January 27, 2016
After more than two years of anticipation, students and faculty at La Salle University's School of Business finally inaugurated their new home Tuesday during a ribbon-cutting ceremony for the state-of-the-art, $35 million facility in North Philadelphia.
Billed as one of the most significant projects in La Salle's history, the 87,000-square-foot building is positioned to be among the most technologically advanced in the United States, featuring a completely wireless infrastructure, several computer classrooms and a sales laboratory to simulate real-world environments.
“This building is a testament to our faith and commitment to the future of our students’ successes, both in their careers and in contributing to the common good, and to justice," La Salle President Colleen Hanycz said. "It supports the Lasallian tradition of learning that is rigorous, experiential, ethical and inclusive.”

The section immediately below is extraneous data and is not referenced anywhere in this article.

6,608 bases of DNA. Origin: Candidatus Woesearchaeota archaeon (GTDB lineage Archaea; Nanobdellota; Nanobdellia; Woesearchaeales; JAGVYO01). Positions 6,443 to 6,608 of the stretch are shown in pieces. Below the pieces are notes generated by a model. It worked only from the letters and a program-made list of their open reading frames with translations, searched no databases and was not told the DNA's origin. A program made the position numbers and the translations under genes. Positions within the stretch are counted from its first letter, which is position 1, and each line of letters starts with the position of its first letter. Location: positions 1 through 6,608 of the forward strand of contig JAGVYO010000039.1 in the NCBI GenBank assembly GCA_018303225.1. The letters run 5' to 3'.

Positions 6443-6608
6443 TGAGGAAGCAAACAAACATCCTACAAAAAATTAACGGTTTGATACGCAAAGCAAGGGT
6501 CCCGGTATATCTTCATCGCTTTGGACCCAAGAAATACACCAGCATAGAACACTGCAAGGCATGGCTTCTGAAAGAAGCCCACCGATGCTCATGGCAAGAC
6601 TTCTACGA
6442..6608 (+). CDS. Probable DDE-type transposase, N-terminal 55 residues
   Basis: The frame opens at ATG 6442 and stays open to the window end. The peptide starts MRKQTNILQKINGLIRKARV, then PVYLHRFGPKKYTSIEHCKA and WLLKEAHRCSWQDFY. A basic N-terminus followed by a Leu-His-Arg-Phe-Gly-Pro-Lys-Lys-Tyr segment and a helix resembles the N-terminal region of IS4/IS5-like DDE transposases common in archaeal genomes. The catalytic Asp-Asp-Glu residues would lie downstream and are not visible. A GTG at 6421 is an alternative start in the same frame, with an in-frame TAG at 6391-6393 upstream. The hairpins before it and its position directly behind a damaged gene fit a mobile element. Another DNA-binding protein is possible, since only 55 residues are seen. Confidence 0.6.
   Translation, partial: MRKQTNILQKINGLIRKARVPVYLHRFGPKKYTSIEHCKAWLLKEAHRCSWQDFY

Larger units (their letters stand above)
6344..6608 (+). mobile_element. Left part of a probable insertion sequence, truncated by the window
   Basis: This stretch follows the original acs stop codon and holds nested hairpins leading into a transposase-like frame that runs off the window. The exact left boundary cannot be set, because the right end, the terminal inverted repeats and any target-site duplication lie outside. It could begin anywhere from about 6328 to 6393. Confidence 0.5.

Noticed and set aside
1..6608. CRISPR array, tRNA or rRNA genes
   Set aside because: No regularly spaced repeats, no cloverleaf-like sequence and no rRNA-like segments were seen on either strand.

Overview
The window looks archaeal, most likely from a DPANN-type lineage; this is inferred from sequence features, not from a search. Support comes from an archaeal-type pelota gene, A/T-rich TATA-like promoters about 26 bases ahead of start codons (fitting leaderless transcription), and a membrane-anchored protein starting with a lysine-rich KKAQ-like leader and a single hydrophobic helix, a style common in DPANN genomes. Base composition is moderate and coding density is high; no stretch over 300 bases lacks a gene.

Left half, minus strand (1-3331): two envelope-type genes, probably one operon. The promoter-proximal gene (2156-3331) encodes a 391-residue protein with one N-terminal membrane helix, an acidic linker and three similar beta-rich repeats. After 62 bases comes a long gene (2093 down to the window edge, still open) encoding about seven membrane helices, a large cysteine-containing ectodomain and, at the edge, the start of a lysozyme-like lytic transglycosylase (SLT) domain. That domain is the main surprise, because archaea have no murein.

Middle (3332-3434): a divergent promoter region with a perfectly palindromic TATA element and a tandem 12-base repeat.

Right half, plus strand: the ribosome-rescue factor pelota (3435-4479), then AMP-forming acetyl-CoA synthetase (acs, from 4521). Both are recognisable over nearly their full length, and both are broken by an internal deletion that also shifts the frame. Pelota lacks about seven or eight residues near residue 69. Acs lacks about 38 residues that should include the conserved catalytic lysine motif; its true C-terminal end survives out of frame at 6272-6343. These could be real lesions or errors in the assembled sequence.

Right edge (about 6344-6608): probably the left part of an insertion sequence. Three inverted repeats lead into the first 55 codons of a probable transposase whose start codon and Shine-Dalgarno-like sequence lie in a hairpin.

The new business building, located at the corner of Wister Street and Chew Avenue, was conceived as collaborative space with customizable classrooms and conferencing capabilities that can connect students to professional networks around the world.
“It’s exciting to see the all the technology and other amenities – the open spaces, simulation labs, and breakout rooms – that will foster an environment of collaborative learning, academic innovation, globalization, and teamwork required to succeed in today’s business world, as well as make significant positive impact in our communities,” said Stephen T. Zarrilli, Chair of the La Salle University’s Board of Trustees.
Highlighted features of the new facility include a 400-seat auditorium, a large atrium space, a corporate-style boardroom, and classrooms interspersed with faculty office to increase student access to educators and mentors.
Funding for the building came from a $20 million university investment and $13.2 million in philanthropic support. La Salle plans to hold a formal grand opening and dedication to recognize donors late this Spring or during the Fall 2016 semester.